Fostering Literacy Development in Young Children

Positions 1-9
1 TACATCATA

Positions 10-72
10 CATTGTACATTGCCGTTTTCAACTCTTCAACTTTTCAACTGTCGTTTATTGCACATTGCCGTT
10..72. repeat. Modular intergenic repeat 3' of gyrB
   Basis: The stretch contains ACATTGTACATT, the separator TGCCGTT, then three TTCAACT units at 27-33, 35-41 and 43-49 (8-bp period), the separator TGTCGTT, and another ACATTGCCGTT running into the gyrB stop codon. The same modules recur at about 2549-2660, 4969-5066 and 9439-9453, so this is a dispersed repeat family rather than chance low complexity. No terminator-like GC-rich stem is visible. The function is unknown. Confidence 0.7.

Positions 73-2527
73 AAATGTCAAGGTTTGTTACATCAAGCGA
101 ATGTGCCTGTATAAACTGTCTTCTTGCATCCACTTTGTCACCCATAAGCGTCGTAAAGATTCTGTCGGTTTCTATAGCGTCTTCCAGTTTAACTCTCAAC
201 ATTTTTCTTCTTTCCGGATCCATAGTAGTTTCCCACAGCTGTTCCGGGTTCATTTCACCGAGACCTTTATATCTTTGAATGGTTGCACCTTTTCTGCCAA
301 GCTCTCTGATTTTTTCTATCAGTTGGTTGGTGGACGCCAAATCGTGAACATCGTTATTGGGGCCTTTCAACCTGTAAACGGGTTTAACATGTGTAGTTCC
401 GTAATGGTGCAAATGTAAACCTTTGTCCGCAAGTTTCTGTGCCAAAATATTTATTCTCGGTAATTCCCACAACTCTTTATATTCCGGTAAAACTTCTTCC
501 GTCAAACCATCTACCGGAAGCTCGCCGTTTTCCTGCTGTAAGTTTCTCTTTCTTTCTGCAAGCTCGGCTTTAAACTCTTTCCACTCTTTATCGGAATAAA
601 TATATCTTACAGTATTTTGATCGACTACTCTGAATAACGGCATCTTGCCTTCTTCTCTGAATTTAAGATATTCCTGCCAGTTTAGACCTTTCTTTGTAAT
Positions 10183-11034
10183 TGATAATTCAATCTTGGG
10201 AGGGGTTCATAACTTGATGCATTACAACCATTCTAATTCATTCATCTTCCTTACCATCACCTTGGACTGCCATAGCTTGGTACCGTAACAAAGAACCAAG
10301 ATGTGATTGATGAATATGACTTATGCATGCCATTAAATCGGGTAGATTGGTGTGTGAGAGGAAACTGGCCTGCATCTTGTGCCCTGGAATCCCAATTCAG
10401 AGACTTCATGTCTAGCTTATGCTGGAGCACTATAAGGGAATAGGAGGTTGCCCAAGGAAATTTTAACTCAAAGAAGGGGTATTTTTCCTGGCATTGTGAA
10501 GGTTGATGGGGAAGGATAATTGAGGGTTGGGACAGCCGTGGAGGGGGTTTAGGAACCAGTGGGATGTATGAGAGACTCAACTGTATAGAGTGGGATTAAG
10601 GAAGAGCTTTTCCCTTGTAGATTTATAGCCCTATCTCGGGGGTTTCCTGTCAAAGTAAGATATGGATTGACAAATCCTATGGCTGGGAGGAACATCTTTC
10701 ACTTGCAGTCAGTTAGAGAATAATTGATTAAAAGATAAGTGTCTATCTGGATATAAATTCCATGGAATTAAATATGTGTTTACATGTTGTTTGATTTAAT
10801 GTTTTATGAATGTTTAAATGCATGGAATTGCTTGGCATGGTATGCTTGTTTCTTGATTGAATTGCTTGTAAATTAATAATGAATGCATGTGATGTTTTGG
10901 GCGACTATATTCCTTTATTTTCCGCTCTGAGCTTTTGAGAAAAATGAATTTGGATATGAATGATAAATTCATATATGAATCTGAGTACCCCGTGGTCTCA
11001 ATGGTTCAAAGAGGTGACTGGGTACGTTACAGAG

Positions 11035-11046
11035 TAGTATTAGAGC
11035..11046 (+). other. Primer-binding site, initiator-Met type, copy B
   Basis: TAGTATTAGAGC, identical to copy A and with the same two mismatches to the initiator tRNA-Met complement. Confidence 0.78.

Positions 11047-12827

In the modern society, words are everywhere. They are on signs, labels, in books, on computer screens, TVs, advertisements, and many other materials that exist within the immediate environment. It is because of this that young children are aware of words and letters even if they cannot yet comprehend the respective meanings. Young children can often recognize such environmental print as a stop sign, or certain labels, or product brand names, prior to them being able to read (Melzi & Ely 2009; Whitehurst & Lonigan 1998). This awareness and recognition is known as emergent literacy. According to the Bank Street Guide to Literacy website (2001), there are four main stages to achieving literacy: Emergent Early Early Fluent Fluent. The earliest stage, emergent literacy, consists of the awareness of the written language and the ‘skills, knowledge, and attitudes that are the precursors to reading and writing’ (Whitehurst and Lonigan, 1998: 848). Yet literacy, unlike spoken language, does not just ‘happen’. It must be learnt and children must be guided in both reading and writing. For parents to foster literacy interest in children, there are two areas that should be paid attention to: environment and practice. The environment is central to a child’s learning ability, and creating one where children have easy access to literature of various forms will generally have a positive influence on their ability to acquire literacy skills (Melzi & Eli 2009; Roskos & Neuman 2001; Whitehurst & Lonigan 1998; Xue, & Meisels 2004). A living space that is filled with resources, such as word and picture posters, children’s books, toys or games with educational purposes is an ideal environment for emergent reader/ writers, and one that is conducive to expanding a child’s interest in developing their existing skills further. Not only do they begin to recognize words holistically (Xue, & Meisels, 2004), but as...
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